Schools are found in abundance throughout the developed world, and even in third-world countries. Without educational institutions, the prospects people offer would be far lower what they offer to employers, higher educational institutions, their home countries, and the world at large. High-quality educators help make everybody in an area better for society. Unfortunately, we see great educational institutions having loads of high-income students, whereas low-income individuals and those hailing from such backgrounds often don’t get the same chances in education as their better-off counterparts.
Rocketship Education is a nexus of charter schools co-founded by Mr. Preston Smith and Mr. John Danner back in 2006, although its first academic year didn’t initiate until the latter half of 2007. RSED, the often-used initialism for the school, is found in four states – California, Wisconsin, Tennessee, and the District of Columbia – of which eighteen facilities are spread across.
The school is available to the public, and located in nowhere other than low-income neighborhoods. Some three-fourths – if not more – of students are from families that are disadvantaged economically. It relies on three central functions: talent development, personalized learning, and parent power.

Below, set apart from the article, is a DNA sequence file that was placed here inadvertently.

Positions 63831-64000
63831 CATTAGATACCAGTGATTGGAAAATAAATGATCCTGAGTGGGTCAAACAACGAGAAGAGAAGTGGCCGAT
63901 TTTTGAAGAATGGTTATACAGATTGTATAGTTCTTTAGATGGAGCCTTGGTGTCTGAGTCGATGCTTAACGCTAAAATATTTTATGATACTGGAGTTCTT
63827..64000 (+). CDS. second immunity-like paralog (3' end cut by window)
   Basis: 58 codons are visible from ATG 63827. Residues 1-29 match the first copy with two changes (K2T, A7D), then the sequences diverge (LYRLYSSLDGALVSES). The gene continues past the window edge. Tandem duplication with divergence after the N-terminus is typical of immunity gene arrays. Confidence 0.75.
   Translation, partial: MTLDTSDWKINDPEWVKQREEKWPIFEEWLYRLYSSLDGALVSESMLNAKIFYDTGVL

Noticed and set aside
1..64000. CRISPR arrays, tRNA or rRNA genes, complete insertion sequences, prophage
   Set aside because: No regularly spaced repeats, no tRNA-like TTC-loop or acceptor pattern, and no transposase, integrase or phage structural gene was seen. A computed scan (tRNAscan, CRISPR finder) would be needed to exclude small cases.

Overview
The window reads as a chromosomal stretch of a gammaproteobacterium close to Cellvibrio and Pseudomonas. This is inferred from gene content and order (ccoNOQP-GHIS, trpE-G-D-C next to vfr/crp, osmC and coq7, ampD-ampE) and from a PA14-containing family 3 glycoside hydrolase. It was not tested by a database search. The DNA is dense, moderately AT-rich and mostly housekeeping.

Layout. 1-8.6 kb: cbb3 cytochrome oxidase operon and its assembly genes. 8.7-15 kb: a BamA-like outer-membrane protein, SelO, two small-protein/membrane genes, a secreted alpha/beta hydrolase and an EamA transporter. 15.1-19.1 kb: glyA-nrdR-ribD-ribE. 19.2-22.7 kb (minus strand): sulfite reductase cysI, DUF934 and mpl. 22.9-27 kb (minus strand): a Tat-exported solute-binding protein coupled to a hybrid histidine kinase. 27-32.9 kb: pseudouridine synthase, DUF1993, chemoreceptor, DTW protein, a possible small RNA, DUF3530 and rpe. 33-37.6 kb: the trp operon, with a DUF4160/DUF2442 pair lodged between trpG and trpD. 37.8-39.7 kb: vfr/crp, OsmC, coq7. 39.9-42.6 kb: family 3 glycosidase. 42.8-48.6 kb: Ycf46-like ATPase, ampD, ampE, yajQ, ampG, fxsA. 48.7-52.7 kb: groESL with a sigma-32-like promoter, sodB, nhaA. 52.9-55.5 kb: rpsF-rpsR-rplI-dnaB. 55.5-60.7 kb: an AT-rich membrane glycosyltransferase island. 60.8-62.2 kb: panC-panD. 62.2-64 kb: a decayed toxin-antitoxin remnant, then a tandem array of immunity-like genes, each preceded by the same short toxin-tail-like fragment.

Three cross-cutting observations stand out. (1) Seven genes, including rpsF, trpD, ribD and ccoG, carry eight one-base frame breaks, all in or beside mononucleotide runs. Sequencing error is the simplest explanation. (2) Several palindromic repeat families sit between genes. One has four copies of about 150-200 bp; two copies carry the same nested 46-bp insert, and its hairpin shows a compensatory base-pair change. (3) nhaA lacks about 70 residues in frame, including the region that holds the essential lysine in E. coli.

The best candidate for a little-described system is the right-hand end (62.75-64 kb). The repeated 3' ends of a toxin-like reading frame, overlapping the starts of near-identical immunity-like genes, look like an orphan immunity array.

Preston Smith wrote an article earlier this year, in August of 2017, about some of the best lessons that he’s picked up throughout the past ten years as the co-founder, current President, and contemporary Chief Executive officer. All of them hinge on the three central functions listed above, especially parent power. Let’s dig into a few of them.
As a part of the school’s parent power core principal, parents are added o interviews, in most situations, to evaluate the potential of applicants. Parents undoubtedly care more about the welfare of their children and how their teachers treat them than arguably anybody else involved in the entire education system – and not just at Rocketship Education.
As Preston Smith helped organize a committee 15 years ago that lobbied for the local construction of a top-notch school, he feels it’s important for parents to know there’s power in actionable numbers. This means parents and concerned community members should convene together to form a new school for their children if existing options aren’t exactly cutting it.